Some symphonies are natural curtain-raisers: Sibelius’ Third is one. Music began with rhythm and in this piece the cellos are the distant drummers who bring us back to basics with their curt opening measures. Osmo Vänskä clipped the rhythms are kept them on a tight rein – because he knows how this piece goes, how Sibelius’ search for new found economy and textural leanness lends the music an uneasy tension.
There’s an extraordinary passage of complete stasis at the point at which one might expect the development of the first movement to start. Vänskä took the dynamics down to absolutely nothing, drawing our ears and our puzzlement as to where we might go next. Not even Sibelius knew at this point in the writing – that much is clear. But what we do feel a part of is his quest for a new direction.
Perhaps the most extraordinary moments in this pint-sized epic are those where every fibre of its being seeks to explode the form. Vänskä took an extraordinarily relaxed view of the spare and restrained second movement, accentuating its strangeness, its almost perverse simplicity. And in the early part of the third and final movement the sense of flux, of fragmentary elements struggling to find form was especially telling. This is exceptionally difficult music to bring off the page and the London Philharmonic Orchestra were constantly having to pull back on their natural inclinations to achieve this sense of the elusive and half-formed. The relief when that unlikely processional emerges from the confusion to stride forward in pagan horns on a driving string ostinato was palpable.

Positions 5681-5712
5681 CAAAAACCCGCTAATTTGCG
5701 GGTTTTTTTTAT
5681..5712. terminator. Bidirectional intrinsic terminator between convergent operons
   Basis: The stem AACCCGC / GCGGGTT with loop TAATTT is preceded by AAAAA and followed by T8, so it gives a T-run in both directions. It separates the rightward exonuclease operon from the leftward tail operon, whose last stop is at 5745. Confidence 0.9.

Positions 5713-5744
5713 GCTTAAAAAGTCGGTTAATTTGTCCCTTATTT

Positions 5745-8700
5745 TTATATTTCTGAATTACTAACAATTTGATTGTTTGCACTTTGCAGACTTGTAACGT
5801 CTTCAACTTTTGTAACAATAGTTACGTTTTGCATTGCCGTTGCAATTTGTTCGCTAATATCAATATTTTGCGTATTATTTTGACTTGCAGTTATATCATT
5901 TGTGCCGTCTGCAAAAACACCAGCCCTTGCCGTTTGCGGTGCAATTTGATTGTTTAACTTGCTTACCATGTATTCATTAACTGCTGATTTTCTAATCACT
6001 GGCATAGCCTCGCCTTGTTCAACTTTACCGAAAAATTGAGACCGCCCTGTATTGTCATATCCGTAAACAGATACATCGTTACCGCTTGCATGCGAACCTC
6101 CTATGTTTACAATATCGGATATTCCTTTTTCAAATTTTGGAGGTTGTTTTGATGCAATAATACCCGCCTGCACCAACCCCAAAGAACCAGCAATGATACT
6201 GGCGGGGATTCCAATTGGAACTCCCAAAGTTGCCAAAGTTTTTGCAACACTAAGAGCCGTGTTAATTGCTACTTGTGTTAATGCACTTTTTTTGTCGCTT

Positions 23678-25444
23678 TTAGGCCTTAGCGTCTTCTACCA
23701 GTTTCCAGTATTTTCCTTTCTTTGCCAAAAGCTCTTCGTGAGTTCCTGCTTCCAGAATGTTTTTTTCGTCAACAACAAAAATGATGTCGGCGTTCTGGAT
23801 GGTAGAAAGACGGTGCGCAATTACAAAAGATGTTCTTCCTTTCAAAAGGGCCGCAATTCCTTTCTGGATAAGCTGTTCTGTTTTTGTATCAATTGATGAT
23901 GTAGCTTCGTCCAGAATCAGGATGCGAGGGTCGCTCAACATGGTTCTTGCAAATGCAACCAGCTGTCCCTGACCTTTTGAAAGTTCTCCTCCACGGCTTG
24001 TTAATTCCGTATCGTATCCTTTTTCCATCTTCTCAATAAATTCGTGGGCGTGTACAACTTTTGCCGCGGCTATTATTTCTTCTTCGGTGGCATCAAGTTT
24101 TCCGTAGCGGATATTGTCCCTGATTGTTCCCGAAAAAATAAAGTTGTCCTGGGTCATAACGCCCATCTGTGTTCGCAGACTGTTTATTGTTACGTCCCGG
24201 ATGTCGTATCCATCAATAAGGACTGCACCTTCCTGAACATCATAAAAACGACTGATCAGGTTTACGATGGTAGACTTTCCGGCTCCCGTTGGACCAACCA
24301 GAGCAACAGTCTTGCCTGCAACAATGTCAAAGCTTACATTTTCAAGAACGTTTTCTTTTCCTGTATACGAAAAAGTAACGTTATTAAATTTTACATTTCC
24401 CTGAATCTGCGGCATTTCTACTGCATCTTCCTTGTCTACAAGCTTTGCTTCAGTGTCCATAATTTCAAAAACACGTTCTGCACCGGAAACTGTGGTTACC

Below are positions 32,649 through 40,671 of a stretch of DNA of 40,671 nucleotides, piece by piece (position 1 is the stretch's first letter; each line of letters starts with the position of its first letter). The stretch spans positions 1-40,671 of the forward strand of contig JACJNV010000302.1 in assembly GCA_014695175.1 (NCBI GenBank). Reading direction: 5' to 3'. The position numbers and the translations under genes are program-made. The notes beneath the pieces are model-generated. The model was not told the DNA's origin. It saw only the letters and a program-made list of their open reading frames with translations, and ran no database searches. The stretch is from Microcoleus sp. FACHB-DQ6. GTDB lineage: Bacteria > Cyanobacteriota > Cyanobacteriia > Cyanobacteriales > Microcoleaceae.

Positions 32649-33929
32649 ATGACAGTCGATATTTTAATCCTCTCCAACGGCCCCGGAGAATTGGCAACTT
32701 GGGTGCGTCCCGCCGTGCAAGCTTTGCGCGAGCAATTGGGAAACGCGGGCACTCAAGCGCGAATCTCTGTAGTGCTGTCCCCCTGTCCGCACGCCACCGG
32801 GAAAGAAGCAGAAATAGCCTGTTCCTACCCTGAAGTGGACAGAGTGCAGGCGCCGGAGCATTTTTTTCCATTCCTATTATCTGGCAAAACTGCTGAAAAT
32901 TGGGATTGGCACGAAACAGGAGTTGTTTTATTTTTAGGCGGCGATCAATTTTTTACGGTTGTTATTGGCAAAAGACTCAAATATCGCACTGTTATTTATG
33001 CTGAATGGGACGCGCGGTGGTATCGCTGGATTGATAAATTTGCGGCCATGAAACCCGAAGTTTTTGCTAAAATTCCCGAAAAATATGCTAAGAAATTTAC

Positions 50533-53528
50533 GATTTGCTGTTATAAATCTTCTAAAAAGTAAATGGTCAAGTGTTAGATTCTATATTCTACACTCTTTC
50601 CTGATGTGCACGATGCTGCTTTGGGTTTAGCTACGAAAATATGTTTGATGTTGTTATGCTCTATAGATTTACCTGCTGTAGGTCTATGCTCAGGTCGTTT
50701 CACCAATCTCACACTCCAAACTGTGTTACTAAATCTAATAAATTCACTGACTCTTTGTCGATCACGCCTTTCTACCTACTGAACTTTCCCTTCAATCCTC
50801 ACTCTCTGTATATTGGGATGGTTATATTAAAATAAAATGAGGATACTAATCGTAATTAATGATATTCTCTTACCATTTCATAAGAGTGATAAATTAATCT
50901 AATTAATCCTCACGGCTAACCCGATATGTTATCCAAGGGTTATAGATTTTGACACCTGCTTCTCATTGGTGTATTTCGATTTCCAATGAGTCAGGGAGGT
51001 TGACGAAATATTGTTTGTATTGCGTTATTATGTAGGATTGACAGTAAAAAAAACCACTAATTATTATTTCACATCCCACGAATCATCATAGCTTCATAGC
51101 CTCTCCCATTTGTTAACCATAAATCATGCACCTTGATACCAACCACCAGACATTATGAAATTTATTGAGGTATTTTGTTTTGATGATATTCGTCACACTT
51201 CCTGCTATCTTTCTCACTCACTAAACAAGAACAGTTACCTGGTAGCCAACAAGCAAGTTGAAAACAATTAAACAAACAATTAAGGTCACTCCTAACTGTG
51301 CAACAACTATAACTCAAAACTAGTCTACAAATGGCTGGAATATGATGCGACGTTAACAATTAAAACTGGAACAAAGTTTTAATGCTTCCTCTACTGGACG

Everything that Sibelius was striving to achieve in terms of a purer form and leaner delivery arrives fully formed and freshly minted in Mozart’s Violin Concerto No 3 in G. The effect on the ears was liberating in the sense that its purpose and direction and ease of utterance was so clear. Christian Tetzlaff struck just the right balance of elegance and robustness – and no hint of preciousness. The perfect example was the slow movement where the courtly decorum of a well-turned minuet was pitted against the romantic aspiration of the voicing. The cadenza was an ethereal departure, the fleeting return of the theme quite ravishing.
Then for the real curved ball of the evening. Sibelius’ great Scandinavian contemporary Carl Nielsen’s Sixth and final Symphony (“Sinfonia semplice”) is an entertaining as it is obtuse. The Sibelius sounds wholly logical by comparison. Like Shostakovich’s last symphony, the Fifteenth, Nielsen would seem to regress to childhood in the face of mortality. Both pieces begin with the chiming of the glockenspiel, both present facile ideas in old forms (like that trusty standby, the fugue) which they then systematically sabotage. Both have mystified commentators. Why? Devil-may-care irony is the key, the last laugh, if you like. Nielsen’s second movement “Humoreske” sends in the clowns – the percussion section (excellent) and piccolo – and the only attempt at a tune is met by disparaging raspberries from the muted first trombone.
The end-of-days dirge that is the slow movement was suitably intense here in the LPO strings but the bleak, twilit, landscape is not traversed for long and a return to the great carnival tradition in Denmark makes a masked ball of the finale’s theme and variations, each twist on the theme more incongruous and audacious, more of a disguise, than the last. Vänskä enjoyed its willful partying. And no accident, of course, that the bassoon who announces the theme also has the last, well, hardly word – more a sustained fart in the face of death.